Recipe by local chef Mike Wiley. Mike is the former co-owner of Big Tree Hospitality Group and a James Beard Award-winning chef. He now serves on the Board of Farms for Food Equity, where he continues to pursue his passion for Maine agriculture and support local farmers.


Rhubarb gives you a narrow window for textural success. It’s all too easy to cook it into mush (albeit a delicious mush). A lowish and slowish braise is a winning approach for nailing rhubarb that’s perfectly tender, yet maintains its structural integrity. This preparation is equally at home with yogurt on the breakfast table, or alongside a scoop of vanilla ice cream for dessert.


  • ¾ cup granulated sugar
  • 3 lbs rhubarb, bright red sections
  • ¾-1 cup red wine/rosé
  • Optional aromatic add-ins: citrus zest, thyme sprigs, vanilla bean, slice of ginger, torn bay leaf


  1. Preheat oven to 350F
  2. Wash and trim the rhubarb. Cut into uniform lengths, like 3″ long pieces.
  3. In a medium work bowl, toss the rhubarb pieces in sugar.
  4. Arrange rhubarb and all the sugar in an oven safe dish that fits them snugly.
  5. Pour wine over the top. The rhubarb needn’t be entirely submerged.
  6. Transfer to 350F oven.
  7. After 20 minutes or so, start basting the rhubarb in the cooking liquid. It’s critical to be very gentle with the rhubarb and not stir aggressively to keep it from breaking down.   After 30 minutes, start checking for doneness using a toothpick or cake tester. It’s done cooking when the rhubarb offers no resistance when poked. Remove from the oven and allow to cool on the counter before transfering to the fridge.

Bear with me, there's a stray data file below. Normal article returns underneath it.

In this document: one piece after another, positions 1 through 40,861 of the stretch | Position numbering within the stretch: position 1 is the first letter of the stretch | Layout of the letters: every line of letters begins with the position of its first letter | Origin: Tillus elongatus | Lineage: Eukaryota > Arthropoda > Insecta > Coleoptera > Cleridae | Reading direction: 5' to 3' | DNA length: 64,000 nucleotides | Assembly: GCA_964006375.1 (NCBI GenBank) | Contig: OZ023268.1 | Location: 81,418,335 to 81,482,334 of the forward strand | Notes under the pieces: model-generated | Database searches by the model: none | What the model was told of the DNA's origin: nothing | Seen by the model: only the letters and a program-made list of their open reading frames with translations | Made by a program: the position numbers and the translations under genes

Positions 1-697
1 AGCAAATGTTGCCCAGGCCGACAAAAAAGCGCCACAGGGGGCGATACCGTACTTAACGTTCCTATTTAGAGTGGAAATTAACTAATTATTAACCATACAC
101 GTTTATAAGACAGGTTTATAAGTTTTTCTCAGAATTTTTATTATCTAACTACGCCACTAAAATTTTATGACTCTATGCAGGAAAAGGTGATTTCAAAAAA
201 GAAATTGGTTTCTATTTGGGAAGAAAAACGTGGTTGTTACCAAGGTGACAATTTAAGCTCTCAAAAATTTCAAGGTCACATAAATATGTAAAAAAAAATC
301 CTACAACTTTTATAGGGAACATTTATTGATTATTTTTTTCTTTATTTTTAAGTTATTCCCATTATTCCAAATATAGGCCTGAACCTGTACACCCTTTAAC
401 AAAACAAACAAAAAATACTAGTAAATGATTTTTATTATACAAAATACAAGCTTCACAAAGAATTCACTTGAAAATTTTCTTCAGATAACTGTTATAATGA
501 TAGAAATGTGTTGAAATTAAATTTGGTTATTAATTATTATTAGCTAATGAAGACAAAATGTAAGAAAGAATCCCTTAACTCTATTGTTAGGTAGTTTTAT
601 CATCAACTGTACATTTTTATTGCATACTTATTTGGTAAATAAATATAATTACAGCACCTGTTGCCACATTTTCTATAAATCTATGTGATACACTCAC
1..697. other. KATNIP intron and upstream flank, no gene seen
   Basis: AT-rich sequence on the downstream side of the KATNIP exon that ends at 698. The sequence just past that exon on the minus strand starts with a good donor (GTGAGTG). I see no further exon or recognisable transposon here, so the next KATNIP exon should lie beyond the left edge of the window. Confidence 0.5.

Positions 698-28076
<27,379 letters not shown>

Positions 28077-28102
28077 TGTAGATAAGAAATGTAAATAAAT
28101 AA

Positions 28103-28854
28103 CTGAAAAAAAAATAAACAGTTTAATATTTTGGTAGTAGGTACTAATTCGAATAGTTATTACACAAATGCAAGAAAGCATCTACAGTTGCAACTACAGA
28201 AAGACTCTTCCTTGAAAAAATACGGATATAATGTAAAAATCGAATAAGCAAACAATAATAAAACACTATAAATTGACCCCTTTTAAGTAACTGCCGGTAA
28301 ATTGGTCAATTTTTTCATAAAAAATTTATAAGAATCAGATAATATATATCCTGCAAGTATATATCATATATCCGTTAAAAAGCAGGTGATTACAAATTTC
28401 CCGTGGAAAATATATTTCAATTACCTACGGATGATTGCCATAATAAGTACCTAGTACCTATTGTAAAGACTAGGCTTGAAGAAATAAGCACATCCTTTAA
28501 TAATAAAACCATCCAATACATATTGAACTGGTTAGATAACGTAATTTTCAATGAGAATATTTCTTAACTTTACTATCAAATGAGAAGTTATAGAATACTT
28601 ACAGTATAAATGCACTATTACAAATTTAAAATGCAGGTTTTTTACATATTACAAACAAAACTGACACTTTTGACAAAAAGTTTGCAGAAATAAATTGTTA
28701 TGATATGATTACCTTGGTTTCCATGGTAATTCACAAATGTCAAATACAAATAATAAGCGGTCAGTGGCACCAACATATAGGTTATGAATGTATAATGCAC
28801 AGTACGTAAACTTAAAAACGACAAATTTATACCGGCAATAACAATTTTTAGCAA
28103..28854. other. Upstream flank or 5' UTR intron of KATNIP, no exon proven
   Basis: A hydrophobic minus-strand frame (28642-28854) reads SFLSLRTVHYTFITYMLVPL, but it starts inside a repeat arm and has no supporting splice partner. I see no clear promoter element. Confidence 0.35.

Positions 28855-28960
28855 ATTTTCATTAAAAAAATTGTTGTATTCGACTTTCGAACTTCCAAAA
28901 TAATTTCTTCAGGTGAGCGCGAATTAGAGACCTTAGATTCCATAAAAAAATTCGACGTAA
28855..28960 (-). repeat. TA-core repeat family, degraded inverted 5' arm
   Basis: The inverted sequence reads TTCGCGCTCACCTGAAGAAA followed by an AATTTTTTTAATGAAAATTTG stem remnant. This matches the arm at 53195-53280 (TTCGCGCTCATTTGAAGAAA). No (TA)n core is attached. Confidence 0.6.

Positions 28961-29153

8. It’s ready to go the next day. After a night in the fridge the rhubarb should have set up to the point where you can handle it gingerly without losing its shape. The cooking liquid can be cooked down to a syrup or added to cocktails/sparkling water.
  9. Enjoy!

For a non-alcoholic version:

Rhubarb plays great with orange juice, so you could give that a whirl instead of wine.  Add some hard spice like star anise or pink peppercorn to add a little complexity–straight OJ might end up feeling cloying sweet.

If using wine, note that all of the alcohol will be cooked off over the course of the braising process and if you want to be doubly sure, bring the wine to a boil and simmer for a minute or two before pouring over the rhubarb.

Enjoy this recipe using locally grown Rhubarb from Belangers Farm in Lewiston, Maine. The recipe is made in collaboration with Farms for Food Equity. A portion of the sales of Local Produce in summer 2024 at Rosemont will be donated to FFE.